A new documentary on the UK’s Channel 4 network reveals how the West African nation of Gambia has become a hotspot for older European holidaymakers, usually women, looking to show romantic love to young men in exchange for money and/or gifts.
An ever-increasing phenomenon and vice in the tiny nation, an elderly White female tourist who spoke with British journalist, Seyi Rhodes, on the Sex on the Beach documentary, attested to how easy was to hook up with the young men, who are locally referred to as “bumsters”.
“It’s paradise,” she said. “You could have a different man every night.”
Alka, a 32-year-old Gambian who is married to a Belgian woman twice his age, told Rhodes some of the women come to the coastal nation in search for love while others come for flings – referring to the latter group as “holidaymakers.”
“Sometimes they’re not good tourists, they’re holidaymakers,” he said. Asked to elaborate, Alka said: “Someone who comes to f**k you and leave you.”
“It really, really hurts me,” Alka added, referring to the sex tourists and how wealth disparities puts some of the cougars in positions where they can prey and take advantage of the young men. According to the young Gambian, it has never been about money for him.
“I don’t like it. I am looking for a good relationship,” he claimed, adding that the women he has been with always offered him money though he never asked for it.
Though some of the local men have also been accused of exploiting the older women on the grounds that they are vulnerable, a local rapper told Rhodes it goes both ways.
“Why don’t the headlines be that the older women were exploiting the younger men?” Killa Ace, who is outspoken on sex tourism in the country, asked. “The young Gambian following her is probably desperate for an opportunity, and the party on the other side is also desperate for something.”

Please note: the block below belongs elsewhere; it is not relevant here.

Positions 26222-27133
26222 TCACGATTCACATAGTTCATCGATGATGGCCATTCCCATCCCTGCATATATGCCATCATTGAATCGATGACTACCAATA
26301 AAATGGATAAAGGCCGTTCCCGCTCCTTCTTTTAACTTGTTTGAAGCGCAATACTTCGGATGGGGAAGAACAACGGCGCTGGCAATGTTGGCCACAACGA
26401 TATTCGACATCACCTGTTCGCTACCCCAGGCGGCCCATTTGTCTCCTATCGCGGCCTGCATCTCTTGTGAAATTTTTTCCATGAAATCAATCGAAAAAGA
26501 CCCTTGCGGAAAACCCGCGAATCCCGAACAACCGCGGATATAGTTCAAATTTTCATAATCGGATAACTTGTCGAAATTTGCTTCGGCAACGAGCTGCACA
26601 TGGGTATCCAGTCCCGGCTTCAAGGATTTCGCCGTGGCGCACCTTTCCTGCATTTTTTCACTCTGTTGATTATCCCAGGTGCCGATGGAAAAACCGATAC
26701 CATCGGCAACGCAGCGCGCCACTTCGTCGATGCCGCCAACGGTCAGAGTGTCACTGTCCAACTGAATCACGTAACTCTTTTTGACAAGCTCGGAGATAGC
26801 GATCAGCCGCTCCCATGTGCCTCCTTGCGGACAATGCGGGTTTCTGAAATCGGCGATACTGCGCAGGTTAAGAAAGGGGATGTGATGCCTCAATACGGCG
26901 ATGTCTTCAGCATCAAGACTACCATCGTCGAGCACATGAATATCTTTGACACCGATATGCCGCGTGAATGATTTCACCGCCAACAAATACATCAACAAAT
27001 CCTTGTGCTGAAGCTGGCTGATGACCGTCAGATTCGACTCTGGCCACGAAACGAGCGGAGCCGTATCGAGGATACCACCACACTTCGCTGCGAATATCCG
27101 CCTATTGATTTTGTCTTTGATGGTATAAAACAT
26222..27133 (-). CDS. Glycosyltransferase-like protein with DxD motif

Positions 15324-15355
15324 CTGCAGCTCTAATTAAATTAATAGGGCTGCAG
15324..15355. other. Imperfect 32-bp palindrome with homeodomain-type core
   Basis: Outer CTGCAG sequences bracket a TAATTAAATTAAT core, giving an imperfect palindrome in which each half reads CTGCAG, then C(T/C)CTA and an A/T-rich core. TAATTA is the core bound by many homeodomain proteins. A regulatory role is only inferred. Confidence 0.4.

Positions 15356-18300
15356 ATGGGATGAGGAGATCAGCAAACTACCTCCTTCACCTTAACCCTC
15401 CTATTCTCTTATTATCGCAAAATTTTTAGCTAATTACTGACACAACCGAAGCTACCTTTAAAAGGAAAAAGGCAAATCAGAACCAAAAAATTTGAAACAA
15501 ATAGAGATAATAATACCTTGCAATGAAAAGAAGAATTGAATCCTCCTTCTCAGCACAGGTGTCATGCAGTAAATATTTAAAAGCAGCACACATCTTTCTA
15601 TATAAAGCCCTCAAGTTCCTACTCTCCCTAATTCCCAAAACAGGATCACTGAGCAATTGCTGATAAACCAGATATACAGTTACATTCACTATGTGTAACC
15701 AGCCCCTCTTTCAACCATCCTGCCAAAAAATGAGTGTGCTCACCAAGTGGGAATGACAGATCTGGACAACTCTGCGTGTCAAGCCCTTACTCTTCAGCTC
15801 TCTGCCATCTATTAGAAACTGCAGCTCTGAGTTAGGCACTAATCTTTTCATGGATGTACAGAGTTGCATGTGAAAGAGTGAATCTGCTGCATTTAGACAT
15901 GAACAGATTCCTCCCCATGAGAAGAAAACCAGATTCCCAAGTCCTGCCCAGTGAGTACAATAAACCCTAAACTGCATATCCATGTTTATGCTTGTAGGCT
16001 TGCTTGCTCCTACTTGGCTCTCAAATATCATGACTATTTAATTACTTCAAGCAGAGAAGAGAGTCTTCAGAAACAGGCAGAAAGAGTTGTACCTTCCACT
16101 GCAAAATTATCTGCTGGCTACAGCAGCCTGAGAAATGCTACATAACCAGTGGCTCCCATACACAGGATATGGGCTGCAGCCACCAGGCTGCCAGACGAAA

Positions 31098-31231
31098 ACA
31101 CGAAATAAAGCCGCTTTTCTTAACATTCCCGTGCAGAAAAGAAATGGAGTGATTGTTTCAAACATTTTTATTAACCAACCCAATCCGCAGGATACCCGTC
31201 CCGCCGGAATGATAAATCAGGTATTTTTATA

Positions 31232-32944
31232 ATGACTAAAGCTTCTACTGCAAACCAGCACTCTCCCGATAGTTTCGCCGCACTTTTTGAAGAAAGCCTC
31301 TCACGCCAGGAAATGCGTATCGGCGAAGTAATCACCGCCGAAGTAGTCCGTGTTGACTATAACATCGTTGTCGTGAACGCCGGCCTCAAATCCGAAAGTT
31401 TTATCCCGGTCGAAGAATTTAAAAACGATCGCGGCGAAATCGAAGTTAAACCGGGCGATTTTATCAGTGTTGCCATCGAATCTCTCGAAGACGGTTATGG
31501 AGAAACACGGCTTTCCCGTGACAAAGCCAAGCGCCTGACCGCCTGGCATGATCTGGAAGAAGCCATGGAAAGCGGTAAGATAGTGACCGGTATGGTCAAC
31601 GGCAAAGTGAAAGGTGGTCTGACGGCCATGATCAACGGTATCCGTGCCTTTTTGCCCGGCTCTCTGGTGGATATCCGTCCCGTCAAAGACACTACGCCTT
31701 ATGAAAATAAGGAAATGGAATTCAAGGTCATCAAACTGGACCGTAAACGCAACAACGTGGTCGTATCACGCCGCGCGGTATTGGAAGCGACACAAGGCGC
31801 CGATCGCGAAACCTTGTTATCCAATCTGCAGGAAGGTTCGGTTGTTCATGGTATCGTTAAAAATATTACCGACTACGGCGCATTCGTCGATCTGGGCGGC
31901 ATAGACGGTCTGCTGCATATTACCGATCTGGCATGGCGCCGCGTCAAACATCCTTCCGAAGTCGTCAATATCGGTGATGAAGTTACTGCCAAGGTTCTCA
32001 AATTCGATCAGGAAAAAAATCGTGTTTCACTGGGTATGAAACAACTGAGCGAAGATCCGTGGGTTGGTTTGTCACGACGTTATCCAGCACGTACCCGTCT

There have been stories of elderly women who claimed they were tricked into marriage by young Gambian men and then abandoned after emptying their accounts. However, Alka, who revealed his 65-year-old wife sent him around $70,000 to build a house for them in Gambia, debunked that assertion.
“Many men?” he asked. “Those are the people that spoil the name of Gambia.”
Writing about the documentary in a feature for iNews, Rhodes said he has learnt “not to judge” both parties after his experience and interactions.
“Some of the people I met might look like they fit neatly into a box – ‘sex tourist’, ‘scammer’ or ‘victim’ – but once I’d taken the time to understand them I could see that they’re were all works-in-progress,” he wrote.
“From the woman who got engaged to a man she’d known for three months to the 34-year-old man who says he’s proud to be engaged to an 86-year-old. People don’t always know if they’re looking for love, sex, money or power. In reality they’re all interlinked, and you can only see that by diving into peoples lives and looking – with no judgement.”